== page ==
I don't suffer from insanity, I enjoy every minute of it.
     
reader50
Administrator
Join Date: Jun 2000
Location: California
Status: Offline
Reply With Quote
May 3, 2022, 04:59 AM
 
Reporting factual data (if it is factual) is not a route to go down. It would be news. It turns out speculation about Putin and Parkinson's goes back over a year. A YT video from November 2020 covers it, and shows snippets of articles from the same time period. Apparently Putin has been showing possible symptoms for awhile.

I don't know how reputable the sources were, but that pushes Parkinson's speculation back 18 months. Based on far more data points than a single recent video.

Personally, I hope it's true. It might cause Putin to make (more) bad tactical decisions. And makes it more obvious to those around him that he's unfit. I suspect the war won't end unless:

A) Ukraine is destroyed. (unlikely - their resources keep going up)
B) Ukraine wins decisively. (possible, but would take a long time)
C) Putin is removed from power. Possibly by dying.

Option C is the only one that can plausibly happen soon. The one option that would save the most lives.
     
OreoCookie
Moderator
Join Date: May 2001
Location: Hilbert space
Status: Offline
Reply With Quote
May 4, 2022, 10:39 PM
 
Originally Posted by reader50 View Post
Personally, I hope it's true. It might cause Putin to make (more) bad tactical decisions. And makes it more obvious to those around him that he's unfit. I suspect the war won't end unless:

A) Ukraine is destroyed. (unlikely - their resources keep going up)
B) Ukraine wins decisively. (possible, but would take a long time)
C) Putin is removed from power. Possibly by dying.

Option C is the only one that can plausibly happen soon. The one option that would save the most lives.
Be careful what you wish for. I’d rather have a Putin with all his mental faculties intact rather, he has his own nuclear buttons he can push after all. Plus, someone who is sober and mentally strong can admit he has to retreat from Ukraine.

Regarding your three scenarios, I think the most likely outcome is a mixture of A and B: I don’t think Ukraine will win decisively, but I think they will have to make some territorial concessions. Crimea is gone, that’s annexed by Russia and it’d take a lot of manpower to conquer it. Plus, Russia would most likely consider it an attack against itself. I don’t think Ukraine will accept the loss of the entire south, it will want cities like Mariupol back. Their economic and symbolic importance is too great. The big question mark are the contested territories in the Donbas region. Strategic attacks is a different thing than defense. Russia, on the other hand, will eventually mostly limit its military activities to the south and to defending the quasi-annexed parts of the Donbas region.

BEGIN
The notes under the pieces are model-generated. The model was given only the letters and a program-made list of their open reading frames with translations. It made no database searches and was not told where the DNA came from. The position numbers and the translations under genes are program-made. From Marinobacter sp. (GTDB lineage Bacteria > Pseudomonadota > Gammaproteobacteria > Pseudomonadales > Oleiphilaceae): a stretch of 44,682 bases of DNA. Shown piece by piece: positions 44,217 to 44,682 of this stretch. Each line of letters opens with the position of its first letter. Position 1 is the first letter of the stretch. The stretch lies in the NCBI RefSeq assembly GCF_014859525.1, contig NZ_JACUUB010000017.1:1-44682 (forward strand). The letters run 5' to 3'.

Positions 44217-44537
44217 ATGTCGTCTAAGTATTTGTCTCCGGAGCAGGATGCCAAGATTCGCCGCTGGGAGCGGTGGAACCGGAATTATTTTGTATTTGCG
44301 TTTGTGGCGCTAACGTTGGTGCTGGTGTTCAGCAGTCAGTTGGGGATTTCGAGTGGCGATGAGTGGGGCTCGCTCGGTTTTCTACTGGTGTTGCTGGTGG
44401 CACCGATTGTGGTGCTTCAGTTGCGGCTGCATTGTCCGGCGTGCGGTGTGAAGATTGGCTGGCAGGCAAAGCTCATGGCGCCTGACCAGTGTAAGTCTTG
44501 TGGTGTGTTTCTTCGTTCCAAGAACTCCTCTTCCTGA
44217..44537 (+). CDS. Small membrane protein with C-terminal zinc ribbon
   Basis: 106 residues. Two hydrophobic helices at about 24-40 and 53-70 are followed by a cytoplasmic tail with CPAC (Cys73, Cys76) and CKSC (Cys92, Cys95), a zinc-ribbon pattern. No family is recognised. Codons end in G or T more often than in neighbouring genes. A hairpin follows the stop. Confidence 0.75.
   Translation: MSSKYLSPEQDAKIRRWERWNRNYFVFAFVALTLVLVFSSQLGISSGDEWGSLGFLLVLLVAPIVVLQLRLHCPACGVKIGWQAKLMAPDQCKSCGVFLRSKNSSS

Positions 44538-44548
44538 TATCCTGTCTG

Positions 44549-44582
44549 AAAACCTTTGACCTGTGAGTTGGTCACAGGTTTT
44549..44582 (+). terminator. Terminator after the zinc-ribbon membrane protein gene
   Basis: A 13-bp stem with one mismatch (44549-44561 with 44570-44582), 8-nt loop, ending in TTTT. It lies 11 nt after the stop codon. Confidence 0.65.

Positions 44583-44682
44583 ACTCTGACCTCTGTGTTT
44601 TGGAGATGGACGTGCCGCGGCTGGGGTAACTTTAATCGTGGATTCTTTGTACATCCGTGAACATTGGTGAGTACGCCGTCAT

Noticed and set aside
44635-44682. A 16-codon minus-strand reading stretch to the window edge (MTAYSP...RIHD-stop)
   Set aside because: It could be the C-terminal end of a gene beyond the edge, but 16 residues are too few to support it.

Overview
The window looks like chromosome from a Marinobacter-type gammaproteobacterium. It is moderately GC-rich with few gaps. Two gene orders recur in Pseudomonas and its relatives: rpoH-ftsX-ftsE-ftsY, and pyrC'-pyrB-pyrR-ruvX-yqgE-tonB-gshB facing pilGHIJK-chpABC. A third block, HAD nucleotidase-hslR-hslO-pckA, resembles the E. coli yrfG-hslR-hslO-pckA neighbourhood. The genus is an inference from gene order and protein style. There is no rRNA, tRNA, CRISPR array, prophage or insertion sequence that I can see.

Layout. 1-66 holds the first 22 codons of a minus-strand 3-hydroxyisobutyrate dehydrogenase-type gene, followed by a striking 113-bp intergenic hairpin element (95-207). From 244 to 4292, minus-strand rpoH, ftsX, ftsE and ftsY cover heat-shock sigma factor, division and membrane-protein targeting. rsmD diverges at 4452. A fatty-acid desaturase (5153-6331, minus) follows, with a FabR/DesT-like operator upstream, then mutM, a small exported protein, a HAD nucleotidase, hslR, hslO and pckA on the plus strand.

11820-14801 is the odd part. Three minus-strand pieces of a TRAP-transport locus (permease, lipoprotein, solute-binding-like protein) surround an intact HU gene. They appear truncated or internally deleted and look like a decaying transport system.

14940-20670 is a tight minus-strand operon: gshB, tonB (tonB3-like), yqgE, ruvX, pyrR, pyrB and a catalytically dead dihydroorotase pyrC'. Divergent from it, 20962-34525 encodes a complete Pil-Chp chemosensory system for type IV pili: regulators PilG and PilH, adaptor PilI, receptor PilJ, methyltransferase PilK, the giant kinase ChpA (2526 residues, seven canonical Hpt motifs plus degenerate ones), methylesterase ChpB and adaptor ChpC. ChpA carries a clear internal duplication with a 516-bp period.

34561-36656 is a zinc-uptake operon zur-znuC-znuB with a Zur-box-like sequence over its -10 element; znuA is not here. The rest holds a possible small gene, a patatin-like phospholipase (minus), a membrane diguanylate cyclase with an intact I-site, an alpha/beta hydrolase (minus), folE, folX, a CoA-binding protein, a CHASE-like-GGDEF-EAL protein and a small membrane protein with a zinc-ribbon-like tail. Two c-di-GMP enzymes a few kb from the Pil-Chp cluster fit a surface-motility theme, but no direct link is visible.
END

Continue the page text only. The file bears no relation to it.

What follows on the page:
Personally, my expectation is that Ukraine will be able to free some of its territory in the south, but will have to give up on some parts of the Donbas region.
I don't suffer from insanity, I enjoy every minute of it.
     
Spheric Harlot
Clinically Insane
Join Date: Nov 1999
Location: 888500128, C3, 2nd soft.
Status: Offline
Reply With Quote
May 5, 2022, 04:12 AM
 
Control of the southern coastal cities is vital to Russia, because only that means control of the gas fields in coastal waters (which are among the twenty or so largest in the world).

If they relinquish that, a primary justification for re-“acquiring” Ukraine would have failed.
     
OreoCookie
Moderator
Join Date: May 2001
Location: Hilbert space
Status: Offline
Reply With Quote
May 5, 2022, 08:47 AM
 
Originally Posted by Spheric Harlot View Post
Control of the southern coastal cities is vital to Russia, because only that means control of the gas fields in coastal waters (which are among the twenty or so largest in the world).

If they relinquish that, a primary justification for re-“acquiring” Ukraine would have failed.
Correct. And in addition Russia would have access to port cities, something else that I reckon Putin considers vital. But this narrow strip seems vulnerable, and it isn’t clear to me whether Russia can actually hold the territory in the long run. Unlike the Donbas region, I don’t think the population is sympathetic to Russia’s cause.
I don't suffer from insanity, I enjoy every minute of it.
     
Spheric Harlot
Clinically Insane
Join Date: Nov 1999
Location: 888500128, C3, 2nd soft.
Status: Offline
Reply With Quote
May 5, 2022, 12:19 PM
 
Beatings, rape, and murder can just continue until morale improves.
     
Thorzdad
Moderator
Join Date: Aug 2001
Location: Nobletucky
Status: Offline
Reply With Quote
May 18, 2022, 05:52 AM
 
     
OreoCookie
Moderator
Join Date: May 2001
Location: Hilbert space
Status: Offline
Reply With Quote
May 21, 2022, 07:56 AM
 
A few days ago, Zelensky’s TV show popped up on Netflix (at least here in Japan) and we gave it a try. It is quite funny (a mixture of the ridiculous and the sophisticated with a dash of slap stick) even though the premise isn’t new. Although the humor is tempered with irony (since he actually became president of Ukraine) and bitterness (given the horrific situation in Ukraine now). A lot of references are over my head, but it still gives some insight into what Ukraine was like before the invasion.
I don't suffer from insanity, I enjoy every minute of it.
     
 
Thread Tools
 
Forum Links
Forum Rules
You may not post new threads
You may not post replies
You may not post attachments
You may not edit your posts
BB code is On
Smilies are On
[IMG] code is On
HTML code is Off
Top
Privacy Policy
All times are GMT -4. The time now is 04:37 PM.
All contents of these forums © 1995-2017 MacNN. All rights reserved.
Branding + Design: www.gesamtbild.com
vBulletin v.3.8.8 © 2000-2017, Jelsoft Enterprises Ltd.,